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Record CL3 bearing wear / lubrication

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RichardG

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I'm using an old blue variant of the the Record CL3 twin bar lathe which has a tapered bronze adjustable bearing. I put a few drops of oil down the lubrication hole every time I start turning and again after a break, e.g. lunch. I'm finding that the bearing has play (I can feel it if I rock the chuck) and needs adjusting every week. Is this a normal rate of wear? I'm using the oil that came with the lathe so a I'm presuming it's the correct stuff?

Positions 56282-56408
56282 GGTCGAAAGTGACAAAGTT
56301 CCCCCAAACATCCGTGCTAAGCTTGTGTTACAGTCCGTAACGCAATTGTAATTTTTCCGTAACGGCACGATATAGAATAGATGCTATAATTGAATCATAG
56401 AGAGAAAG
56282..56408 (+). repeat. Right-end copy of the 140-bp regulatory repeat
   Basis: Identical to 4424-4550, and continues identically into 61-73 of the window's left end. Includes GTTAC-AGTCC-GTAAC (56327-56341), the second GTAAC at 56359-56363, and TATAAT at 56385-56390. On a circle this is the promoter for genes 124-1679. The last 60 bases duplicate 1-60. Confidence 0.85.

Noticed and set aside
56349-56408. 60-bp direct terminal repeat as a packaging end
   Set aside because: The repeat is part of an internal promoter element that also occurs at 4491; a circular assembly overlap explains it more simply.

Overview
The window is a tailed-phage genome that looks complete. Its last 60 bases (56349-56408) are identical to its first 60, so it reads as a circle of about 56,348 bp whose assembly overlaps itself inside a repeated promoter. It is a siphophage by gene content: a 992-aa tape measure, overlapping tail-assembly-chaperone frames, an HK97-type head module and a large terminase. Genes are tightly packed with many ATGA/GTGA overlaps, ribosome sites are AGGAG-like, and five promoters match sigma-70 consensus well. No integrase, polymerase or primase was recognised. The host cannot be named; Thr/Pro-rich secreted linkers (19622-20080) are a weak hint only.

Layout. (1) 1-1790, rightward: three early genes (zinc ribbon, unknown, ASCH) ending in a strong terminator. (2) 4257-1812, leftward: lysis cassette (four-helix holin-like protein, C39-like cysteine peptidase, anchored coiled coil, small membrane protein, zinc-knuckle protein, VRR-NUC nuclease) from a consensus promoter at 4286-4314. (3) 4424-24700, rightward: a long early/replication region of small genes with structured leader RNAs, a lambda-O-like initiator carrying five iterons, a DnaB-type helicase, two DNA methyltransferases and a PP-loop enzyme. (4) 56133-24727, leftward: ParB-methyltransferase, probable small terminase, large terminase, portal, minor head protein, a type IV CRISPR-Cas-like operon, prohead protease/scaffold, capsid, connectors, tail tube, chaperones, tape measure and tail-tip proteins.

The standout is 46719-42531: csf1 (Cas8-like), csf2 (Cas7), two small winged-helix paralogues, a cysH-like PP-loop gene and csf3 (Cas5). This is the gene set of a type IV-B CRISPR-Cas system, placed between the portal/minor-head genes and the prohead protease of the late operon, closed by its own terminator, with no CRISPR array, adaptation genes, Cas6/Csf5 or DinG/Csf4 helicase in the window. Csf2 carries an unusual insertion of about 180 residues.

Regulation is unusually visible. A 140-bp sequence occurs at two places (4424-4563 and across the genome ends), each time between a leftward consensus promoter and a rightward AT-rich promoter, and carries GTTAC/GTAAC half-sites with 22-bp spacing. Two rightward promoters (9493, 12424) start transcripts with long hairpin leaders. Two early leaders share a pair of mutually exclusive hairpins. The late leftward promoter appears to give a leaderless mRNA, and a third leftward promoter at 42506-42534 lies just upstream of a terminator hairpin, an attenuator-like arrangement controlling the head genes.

Jacob

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It's a really sturdy bearing and shouldn't need adjusting very often at all. Is it loose? - there are two lock rings one at each end of the bronze bush, both need turning to adjust.
Maybe the other sealed bearing is going at the outboard end? You'd expect to hear it graunching if it was.
 

RichardG

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It's a really sturdy bearing and shouldn't need adjusting very often at all. Is it loose? - there are two lock rings one at each end of the bronze bush.
Maybe the other bearing is going at the outboard end?
I replaced the bearing at the other end when I got the lathe about 2 years ago so it should be OK, it's certainly quiet unlike the one that was originally fitted.